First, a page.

Monday, January 19, 2015

A Thought for Monday 19 January 2015

“Life’s most persistent and urgent question is, ‘What are you doing for others?’”  Martin Luther King, Jr

Dr. King was not only a leader of the Civil Rights movement; he was a voice of conscience for this nation’s Christians many of whom were largely unwilling to hear what he had to say because he was a black man.  Indefensible, of course, but largely true.  As the religious leaders of Alabama suggested to Dr. King and the Movement through a newspaper ad (and which prompted Dr. King’s now-famous “Letter from the Birmingham jail”), things were just fine in Alabama and “outside agitators” were only stirring the pot.

This many years later, however, it is clear things were not fine.  This many years later great strides have been made for Civil Rights though it should be noted there is much more to be done.  Yet while we cannot deny the reality of racism which still exists in many segments of our society, we also should not deny that Dr. King’s burning question is one that transcends race and should be at the forefront of any discussion held at any church across the land – because the question is not strictly about race or race relations.  It is very much a question Jesus would be asking, it is the question posed today by the Holy Spirit, and it is (as Jesus and the epistle writers maintained) the essence of the Divine Law in which the people of The Lord are commanded to “love your neighbor as yourself”.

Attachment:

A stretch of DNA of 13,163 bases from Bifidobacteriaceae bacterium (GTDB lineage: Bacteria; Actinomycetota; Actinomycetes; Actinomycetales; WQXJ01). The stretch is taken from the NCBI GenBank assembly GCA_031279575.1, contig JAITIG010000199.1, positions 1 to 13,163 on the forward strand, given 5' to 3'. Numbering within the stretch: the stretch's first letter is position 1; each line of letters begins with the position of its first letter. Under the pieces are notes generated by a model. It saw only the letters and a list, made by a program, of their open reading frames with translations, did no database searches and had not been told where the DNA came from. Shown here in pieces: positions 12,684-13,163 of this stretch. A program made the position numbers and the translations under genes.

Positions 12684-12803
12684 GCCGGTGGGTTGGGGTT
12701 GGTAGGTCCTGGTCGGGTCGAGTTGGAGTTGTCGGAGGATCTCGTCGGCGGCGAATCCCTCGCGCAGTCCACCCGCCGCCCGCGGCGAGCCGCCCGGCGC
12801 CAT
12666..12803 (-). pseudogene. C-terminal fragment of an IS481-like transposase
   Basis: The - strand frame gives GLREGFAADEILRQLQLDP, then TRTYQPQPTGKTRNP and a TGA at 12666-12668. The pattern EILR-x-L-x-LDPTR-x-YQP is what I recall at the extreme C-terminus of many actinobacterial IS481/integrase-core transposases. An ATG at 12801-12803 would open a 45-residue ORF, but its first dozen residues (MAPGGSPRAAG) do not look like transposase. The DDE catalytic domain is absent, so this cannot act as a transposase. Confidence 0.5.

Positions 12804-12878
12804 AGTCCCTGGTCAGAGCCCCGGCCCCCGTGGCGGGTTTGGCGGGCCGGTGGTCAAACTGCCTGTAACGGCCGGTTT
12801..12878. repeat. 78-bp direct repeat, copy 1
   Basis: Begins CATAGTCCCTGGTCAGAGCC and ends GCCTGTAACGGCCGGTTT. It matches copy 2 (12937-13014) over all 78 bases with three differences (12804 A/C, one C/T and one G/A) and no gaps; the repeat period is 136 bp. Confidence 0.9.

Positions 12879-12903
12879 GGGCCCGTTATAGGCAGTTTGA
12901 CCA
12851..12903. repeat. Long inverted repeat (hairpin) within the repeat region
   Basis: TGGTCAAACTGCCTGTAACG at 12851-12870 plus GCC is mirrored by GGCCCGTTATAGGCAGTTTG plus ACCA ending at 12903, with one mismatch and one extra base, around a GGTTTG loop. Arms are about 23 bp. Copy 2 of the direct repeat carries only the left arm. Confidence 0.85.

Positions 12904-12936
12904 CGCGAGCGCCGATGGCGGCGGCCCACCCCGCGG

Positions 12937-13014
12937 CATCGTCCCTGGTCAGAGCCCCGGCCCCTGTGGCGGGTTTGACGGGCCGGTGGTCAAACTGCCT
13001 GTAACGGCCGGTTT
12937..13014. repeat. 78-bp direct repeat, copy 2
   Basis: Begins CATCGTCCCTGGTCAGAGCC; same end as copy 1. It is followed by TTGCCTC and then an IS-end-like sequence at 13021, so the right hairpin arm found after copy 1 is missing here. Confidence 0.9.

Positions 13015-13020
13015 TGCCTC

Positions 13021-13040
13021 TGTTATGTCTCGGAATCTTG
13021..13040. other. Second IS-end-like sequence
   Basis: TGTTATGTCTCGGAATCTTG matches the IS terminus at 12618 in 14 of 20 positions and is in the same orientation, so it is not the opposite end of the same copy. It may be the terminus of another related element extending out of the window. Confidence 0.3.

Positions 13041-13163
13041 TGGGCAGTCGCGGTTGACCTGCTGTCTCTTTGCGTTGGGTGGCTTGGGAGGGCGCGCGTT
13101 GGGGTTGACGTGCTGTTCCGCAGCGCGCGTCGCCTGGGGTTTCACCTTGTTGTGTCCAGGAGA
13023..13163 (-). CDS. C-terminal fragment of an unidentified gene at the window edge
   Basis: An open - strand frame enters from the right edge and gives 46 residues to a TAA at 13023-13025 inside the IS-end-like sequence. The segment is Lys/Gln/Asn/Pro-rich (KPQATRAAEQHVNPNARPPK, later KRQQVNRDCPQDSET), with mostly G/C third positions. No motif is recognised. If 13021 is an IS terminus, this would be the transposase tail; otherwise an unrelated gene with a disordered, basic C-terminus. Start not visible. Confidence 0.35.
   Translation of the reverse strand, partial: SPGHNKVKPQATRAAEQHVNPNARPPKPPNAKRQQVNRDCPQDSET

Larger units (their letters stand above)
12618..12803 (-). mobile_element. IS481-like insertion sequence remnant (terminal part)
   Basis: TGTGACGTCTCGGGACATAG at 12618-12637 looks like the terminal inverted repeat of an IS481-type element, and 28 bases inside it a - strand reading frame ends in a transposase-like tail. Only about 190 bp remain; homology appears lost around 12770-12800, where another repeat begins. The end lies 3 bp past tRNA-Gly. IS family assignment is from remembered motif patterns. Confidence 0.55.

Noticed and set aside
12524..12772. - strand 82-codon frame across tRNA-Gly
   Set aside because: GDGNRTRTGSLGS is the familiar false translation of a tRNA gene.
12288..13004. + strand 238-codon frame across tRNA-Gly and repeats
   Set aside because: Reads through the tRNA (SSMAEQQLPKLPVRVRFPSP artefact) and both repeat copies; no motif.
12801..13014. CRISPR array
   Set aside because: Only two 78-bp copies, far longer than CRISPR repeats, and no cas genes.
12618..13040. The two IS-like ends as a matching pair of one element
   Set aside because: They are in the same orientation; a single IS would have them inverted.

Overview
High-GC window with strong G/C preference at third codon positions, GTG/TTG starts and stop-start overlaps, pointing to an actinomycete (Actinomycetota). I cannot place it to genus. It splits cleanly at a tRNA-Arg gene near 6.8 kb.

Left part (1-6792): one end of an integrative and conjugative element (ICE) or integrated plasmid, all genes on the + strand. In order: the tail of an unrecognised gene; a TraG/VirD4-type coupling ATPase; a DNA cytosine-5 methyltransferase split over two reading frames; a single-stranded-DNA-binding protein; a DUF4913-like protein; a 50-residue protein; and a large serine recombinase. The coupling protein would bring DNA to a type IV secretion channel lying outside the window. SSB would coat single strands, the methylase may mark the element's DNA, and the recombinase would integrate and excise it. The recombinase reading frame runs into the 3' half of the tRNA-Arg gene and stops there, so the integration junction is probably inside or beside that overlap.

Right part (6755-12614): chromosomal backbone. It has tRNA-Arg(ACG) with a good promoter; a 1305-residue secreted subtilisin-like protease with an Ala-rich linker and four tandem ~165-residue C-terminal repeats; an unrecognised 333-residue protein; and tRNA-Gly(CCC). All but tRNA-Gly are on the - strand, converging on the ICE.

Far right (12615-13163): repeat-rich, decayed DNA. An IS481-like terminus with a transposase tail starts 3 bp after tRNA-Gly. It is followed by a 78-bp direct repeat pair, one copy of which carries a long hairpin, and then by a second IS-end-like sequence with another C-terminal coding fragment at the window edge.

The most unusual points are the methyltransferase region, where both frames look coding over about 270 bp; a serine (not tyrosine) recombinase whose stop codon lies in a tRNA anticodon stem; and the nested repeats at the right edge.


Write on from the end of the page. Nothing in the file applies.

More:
Churches do and must have discussions about resources, paying the bills, etc., but The Church (as the Body of Christ) must be thinking more directly toward responsible “stewardship” of available resources primarily for the sake of “others”.  Rather than to consider ourselves our own primary audience, The Church must always consider why The Church was called forth in the first place.  It was not for self-aggrandizement, it was not for self-satisfaction or internal entertainment, and it was not strictly so we could have a place to gather each Sunday.

If The Church is not asking itself this question before every committee meeting, before every prayer meeting, before every worship service, before every gathering in the name of Messiah; then The Church is denying itself, its mission, its holy task.  It isn’t about give-away programs; it goes much deeper and requires more thought, more prayer, more introspection, and more personal involvement.  But if we members go to any of these functions of The Church only with the idea that The Church somehow owes us something, we are not being biblically honest.

Shall we go about The Lord’s business?  I think we must if we claim to “love” The Lord.

Come soon, Lord Jesus!


No comments: